Obesity hypoventilation syndrome (OHS) is a condition in some obese people in which poor breathing leads to lower oxygen and higher carbon dioxide levels in the blood.
The exact cause of OHS is not known. Researchers believe OHS results from a defect in the brain's control over breathing. Excess weight against the chest wall also makes it harder for the muscles to draw in a deep breath and to breathe quickly enough. This worsens the brain's breathing control. As a result, the blood contains too much carbon dioxide and not enough oxygen.
The main symptoms of OHS are due to lack of sleep and include:
Symptoms of low blood oxygen level (chronic hypoxia) can also occur. Symptoms include shortness of breath or feeling tired after very little effort.
Treatment involves breathing assistance using special machines (mechanical ventilation). Options include:
Treatment is started in the hospital or as an outpatient.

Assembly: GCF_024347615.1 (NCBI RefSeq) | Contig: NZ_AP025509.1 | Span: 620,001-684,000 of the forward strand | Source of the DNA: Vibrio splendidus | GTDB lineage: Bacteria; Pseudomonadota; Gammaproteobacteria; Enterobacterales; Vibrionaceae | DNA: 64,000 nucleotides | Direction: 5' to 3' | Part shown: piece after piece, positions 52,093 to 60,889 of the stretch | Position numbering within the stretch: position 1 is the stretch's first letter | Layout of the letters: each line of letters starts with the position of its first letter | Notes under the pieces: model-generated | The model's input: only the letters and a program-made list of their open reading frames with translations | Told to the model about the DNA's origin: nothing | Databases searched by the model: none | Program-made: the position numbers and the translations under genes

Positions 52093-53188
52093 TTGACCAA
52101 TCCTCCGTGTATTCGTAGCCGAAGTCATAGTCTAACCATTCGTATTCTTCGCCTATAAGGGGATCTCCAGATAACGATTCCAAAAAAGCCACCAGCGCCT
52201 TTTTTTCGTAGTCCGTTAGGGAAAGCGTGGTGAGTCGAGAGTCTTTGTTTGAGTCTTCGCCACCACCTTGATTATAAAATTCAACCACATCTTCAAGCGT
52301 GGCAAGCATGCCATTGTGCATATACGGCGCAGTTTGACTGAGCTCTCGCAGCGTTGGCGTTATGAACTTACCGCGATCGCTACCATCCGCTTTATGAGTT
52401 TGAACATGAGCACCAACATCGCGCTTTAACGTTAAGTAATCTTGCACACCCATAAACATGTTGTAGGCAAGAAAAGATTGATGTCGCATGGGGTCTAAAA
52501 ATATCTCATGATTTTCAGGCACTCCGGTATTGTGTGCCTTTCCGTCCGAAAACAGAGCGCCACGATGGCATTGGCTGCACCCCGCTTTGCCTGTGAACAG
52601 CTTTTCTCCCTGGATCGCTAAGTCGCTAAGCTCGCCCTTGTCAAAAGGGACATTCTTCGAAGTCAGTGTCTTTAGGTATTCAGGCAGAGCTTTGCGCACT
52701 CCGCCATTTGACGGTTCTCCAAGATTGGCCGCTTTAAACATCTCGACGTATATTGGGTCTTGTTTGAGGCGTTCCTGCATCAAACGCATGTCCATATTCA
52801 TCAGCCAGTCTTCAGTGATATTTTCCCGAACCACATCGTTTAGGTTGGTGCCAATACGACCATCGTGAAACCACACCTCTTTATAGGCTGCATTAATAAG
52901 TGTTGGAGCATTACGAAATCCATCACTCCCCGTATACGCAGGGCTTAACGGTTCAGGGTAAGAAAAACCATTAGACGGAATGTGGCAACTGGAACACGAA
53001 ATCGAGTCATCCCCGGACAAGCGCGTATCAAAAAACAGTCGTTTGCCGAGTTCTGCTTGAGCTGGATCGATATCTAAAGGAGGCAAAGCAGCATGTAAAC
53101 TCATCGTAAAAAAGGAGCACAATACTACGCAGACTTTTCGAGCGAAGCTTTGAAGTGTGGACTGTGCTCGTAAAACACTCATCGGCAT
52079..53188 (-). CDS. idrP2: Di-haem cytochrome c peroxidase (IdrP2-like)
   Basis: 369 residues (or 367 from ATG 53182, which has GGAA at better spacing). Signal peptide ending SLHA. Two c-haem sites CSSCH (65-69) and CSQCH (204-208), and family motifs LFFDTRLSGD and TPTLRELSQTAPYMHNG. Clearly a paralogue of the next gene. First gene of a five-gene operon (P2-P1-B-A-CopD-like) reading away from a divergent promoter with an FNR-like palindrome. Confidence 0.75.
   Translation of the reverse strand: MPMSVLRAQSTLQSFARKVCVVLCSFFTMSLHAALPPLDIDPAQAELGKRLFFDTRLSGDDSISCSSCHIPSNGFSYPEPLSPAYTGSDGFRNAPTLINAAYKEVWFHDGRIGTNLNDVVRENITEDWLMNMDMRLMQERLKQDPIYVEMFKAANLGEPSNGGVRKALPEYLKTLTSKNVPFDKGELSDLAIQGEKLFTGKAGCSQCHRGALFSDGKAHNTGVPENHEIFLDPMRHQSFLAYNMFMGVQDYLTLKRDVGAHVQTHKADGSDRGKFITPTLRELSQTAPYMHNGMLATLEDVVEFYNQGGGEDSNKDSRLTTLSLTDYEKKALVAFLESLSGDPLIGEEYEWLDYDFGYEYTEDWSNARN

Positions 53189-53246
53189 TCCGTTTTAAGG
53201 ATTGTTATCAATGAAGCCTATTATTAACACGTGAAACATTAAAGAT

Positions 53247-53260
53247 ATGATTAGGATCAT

Other treatments are aimed at weight loss, which can reverse OHS.
Untreated, OHS can lead to serious heart and blood vessel problems, severe disability, or death.
OHS complications related to a lack of sleep may include:
OHS can also cause heart problems, such as:
Call your provider if you are very tired during the day or have any other symptoms that suggest OHS.
Maintain a healthy weight and avoid obesity. Use your CPAP or BiPAP treatment as your provider prescribed.
Malhotra A, Powell F. Disorders of ventilatory control. In: Goldman L, Schafer AI, eds. Goldman-Cecil Medicine. 26th ed. Philadelphia, PA: Elsevier; 2020:chap 80.
Mokhlesi B. Obesity-hypoventilation syndrome. In: Kryger M, Roth T, Dement WC, eds. Principles and Practice of Sleep Medicine. 6th ed. Philadelphia, PA: Elsevier; 2017:chap 120.
Mokhlesi B, Masa JF, Brozek JL, et al. Evaluation and management of obesity hypoventilation syndrome. An official American Thoracic Society clinical practice guideline. Am J Respir Crit Care Med. 2019;200(3):e6-e24. PMID: 31368798 www.ncbi.nlm.nih.gov/pubmed/31368798.